The preseason consensus among the football experts was that Ohio State would win the Big Ten, with challenges coming from Michigan, Iowa or Wisconsin in Barry Alvarez's farewell tour. Instead, Penn State sits atop the Big Ten with a 6-0 record after spanking the Buckeyes last weekend. Who knew Joe Paterno had one more big season left?

Connecticut is 4-1 and looks like they will win at least eight games this year. Can anyone guess the name of the only team to beat the Huskies this season?

Central Florida is 3-2 and is the only team still undefeated in conference play in Conference USA. George O'Leary and the Golden Knights whipped Memphis State (coached by Tommy West) last weekend – just like the old days when O'Leary was whipping West like a yard dog over in Death Valley. Come back, George. All is forgiven.

In the category of unpleasant surprises, Oklahoma, one of the premier programs over the past five years, is headed for the Big 12 basement because the Sooners have no quarterback and no passing game. Just how bad is Rhett Bomar? Suffice it to say that if A. J. Suggs were playing for the Sooners, he'd be a star. Michigan is only 3-3 and will probably finish out of the Top 25 for the first time in years. Can that happen without Lloyd Carr stroking out and dropping dead on the sidelines?

Now, let's take a few questions.

Q. Okay, so some thin-skinned Tech fan didn't like your humor in the VPI column two weeks ago. Do the rest of us have to tell you to put it back in after the bland NCSU column this week? This isn't a column about the aftermath of a hurricane, selection of a new justice for the Supreme Court, or casualties and sacrifices of our soldiers in Iraq, this is about college football. Blow off some steam and have some fun! (And NO, this isn't your future wife.)

A. Normally I would agree with you, but just three days after watching the N.C. State game I saw the Falcons lose to the Patriots and the Braves blow it in 18 innings to the Astros. It wasn't much of a fun week. As the old saying goes, dying is easy – comedy is hard.

Q. You've been vicious towards Chan Gailey, but is it really his fault that Tech is handicapped in its football recruiting by unreasonably high academic standards?

A. You're absolutely right. It was obviously those high academic standards that prevented Bobby Ross from winning a share of the national championship in 1990 and kept George O'Leary from beating Georgia three times in a row.

Q. It must kill you that Georgia is going to go undefeated and play Southern Cal for the national championship.

A. I don't waste my time thinking about things that aren't going to happen. Southern Cal, in all probability, is going to be facing Texas in the BCS showdown for the mythical national championship. If Texas should stumble between now and the end of the season, then USC will play the ACC champion – which is going to be either Virginia Tech or FSU. Even if an SEC team – say, Alabama – were to go undefeated, they're not going to leapfrog Texas or the ACC champs. Actually, it must be killing YOU that, for the second year in a row, the SEC could have a team go undefeated and not get picked for the big game. What's the conference going to do then, withdraw from the BCS Alliance in protest? I can see the ad campaign already: You can't spell ‘secede' without SEC.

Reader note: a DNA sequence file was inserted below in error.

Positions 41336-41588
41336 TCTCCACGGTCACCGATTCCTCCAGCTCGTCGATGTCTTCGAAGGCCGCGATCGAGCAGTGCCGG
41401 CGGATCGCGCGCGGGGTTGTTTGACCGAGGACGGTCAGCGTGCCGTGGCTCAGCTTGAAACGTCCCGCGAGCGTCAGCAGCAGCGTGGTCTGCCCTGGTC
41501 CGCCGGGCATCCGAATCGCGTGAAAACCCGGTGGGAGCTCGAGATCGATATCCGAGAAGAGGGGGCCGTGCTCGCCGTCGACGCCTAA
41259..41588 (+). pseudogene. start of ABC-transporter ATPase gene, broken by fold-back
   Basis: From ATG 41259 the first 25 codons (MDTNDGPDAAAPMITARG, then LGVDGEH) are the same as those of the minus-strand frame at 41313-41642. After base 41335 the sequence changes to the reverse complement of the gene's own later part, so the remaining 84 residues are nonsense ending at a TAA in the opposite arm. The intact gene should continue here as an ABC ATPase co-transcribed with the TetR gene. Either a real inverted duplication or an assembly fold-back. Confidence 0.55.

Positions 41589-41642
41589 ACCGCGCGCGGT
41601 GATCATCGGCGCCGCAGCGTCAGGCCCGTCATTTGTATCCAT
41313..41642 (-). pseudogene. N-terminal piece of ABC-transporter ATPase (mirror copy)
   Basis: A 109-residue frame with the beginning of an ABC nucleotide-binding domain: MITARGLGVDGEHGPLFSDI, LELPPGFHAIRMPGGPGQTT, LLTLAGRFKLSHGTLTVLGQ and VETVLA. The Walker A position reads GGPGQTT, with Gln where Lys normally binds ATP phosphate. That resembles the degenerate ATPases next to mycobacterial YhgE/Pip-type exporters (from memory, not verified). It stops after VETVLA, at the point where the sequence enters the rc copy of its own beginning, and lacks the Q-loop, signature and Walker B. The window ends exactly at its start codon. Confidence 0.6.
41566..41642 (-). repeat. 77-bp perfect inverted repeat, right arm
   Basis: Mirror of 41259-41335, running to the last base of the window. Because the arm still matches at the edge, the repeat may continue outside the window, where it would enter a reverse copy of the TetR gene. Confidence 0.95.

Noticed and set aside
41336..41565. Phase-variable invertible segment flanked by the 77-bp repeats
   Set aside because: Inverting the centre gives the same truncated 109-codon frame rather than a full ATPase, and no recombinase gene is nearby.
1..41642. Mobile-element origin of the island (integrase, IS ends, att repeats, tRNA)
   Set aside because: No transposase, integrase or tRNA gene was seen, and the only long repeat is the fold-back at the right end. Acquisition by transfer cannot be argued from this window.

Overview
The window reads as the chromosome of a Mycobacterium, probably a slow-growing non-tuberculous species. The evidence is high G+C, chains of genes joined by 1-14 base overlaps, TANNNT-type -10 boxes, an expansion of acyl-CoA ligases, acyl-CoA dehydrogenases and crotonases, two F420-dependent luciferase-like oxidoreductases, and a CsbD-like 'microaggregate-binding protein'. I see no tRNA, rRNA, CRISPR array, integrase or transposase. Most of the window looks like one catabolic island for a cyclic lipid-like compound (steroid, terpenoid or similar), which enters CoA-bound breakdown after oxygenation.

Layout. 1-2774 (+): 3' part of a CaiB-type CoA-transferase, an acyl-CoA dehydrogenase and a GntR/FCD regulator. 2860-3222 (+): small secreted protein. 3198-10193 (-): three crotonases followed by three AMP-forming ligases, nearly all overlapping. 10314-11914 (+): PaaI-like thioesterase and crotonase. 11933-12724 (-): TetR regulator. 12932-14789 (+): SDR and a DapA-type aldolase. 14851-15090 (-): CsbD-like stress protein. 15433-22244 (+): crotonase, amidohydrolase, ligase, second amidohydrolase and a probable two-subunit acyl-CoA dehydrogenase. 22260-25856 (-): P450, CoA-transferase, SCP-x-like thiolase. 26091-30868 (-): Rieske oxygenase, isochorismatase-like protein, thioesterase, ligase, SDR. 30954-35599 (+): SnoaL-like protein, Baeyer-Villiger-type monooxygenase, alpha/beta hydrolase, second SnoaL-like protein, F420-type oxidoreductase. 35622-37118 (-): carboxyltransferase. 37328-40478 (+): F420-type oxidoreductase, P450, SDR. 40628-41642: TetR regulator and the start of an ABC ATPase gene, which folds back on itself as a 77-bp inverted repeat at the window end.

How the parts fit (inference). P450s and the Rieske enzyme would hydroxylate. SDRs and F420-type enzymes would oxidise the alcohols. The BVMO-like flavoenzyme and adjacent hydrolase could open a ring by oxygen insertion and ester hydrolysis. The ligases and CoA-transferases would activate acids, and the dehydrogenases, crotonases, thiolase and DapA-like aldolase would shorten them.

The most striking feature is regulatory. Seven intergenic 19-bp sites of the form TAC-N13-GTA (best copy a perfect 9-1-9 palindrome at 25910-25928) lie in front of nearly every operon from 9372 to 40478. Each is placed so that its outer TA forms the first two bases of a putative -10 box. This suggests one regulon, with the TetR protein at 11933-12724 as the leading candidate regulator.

This week's picks:

Georgia Tech at Duke. I hope I don't even have to remind the Jackets of what happened when they played at Duke two years ago. If that isn't inspiration enough for them to beat the Devils by at least 21, then the season is truly lost.

Clemson at N.C. State. Tommy Bowden is the Donald Rumsfeld of college football. No matter how incompetent he is, no matter how badly he screws up, he'll never get fired. He'll just get the Clemson equivalent of the Presidential Medal of Freedom (which I guess would be one of those big cowboy belt buckles like Jerry Glanville used to wear when he was coaching the Falcons.) Clemson is a five-point underdog to the Wolfpack and will probably lose – but why should Bowden worry?

Wisconsin at Minnesota. Wisconsin lost to Nortwestern last week by a 51-48 score. For some reason, those numbers are very familiar. Can't quite remember why. The Badgers will probably bounce back this week against a Minnesota team still up in the clouds after finally winning the Little Brown Jug back from Michigan.

Michigan State at Ohio State. If Buckeye Coach Jim Tressell is going to salvage anything from this season, he'd better get started.

Wake Forest at Boston College. The Eagles have become a kick-ass team in their first year in the ACC. Welcome aboard, guys. I think they'll beat Wake Forest, but not by 15.

Kansas State at Texas Tech. Tech is about a 12-point favorite here, but this could be a good game to take the points. Kansas State slowly seems to be getting better and Tech should be due for a letdown after spanking Nebraska.

Oregon State at California. All of a sudden, Cal is looking up at UCLA and Southern Cal in the Pac-10 race. They'd better get the job done against Oregon State if they want to stay in contention.

Florida at LSU. The Tigers are six-point favorites at home, but I see Florida beating the spread and winning straight up.

Penn State at Michigan. It's very odd that Michigan is the three-point favorite even when they've lost three games and Penn State is undefeated. Do you dare stick with Joe Paterno for one more week? Well, why not?

Colorado at Texas. The Longhorns and Mack Brown finally get that Oklahoma monkey off their backs. Texas should win this one as well, but not by 19 points.

Southern Cal at Notre Dame. The Trojans have gotten in the habit of playing an uninspired first half, then blowing out the opposition in the second half. I see no reason for that pattern not to hold here.

Auburn at Arkansas. Auburn may yet get over that loss to Tech and make it to the SEC championship game. Arkansas certainly isn't going to stop them.

FSU at Virginia. For all of the wondrous recruiting done by Al Groh, Virginia is in the same spot in the ACC standings as Georgia Tech. Here comes loss number three.

GoJackets.com Top Stories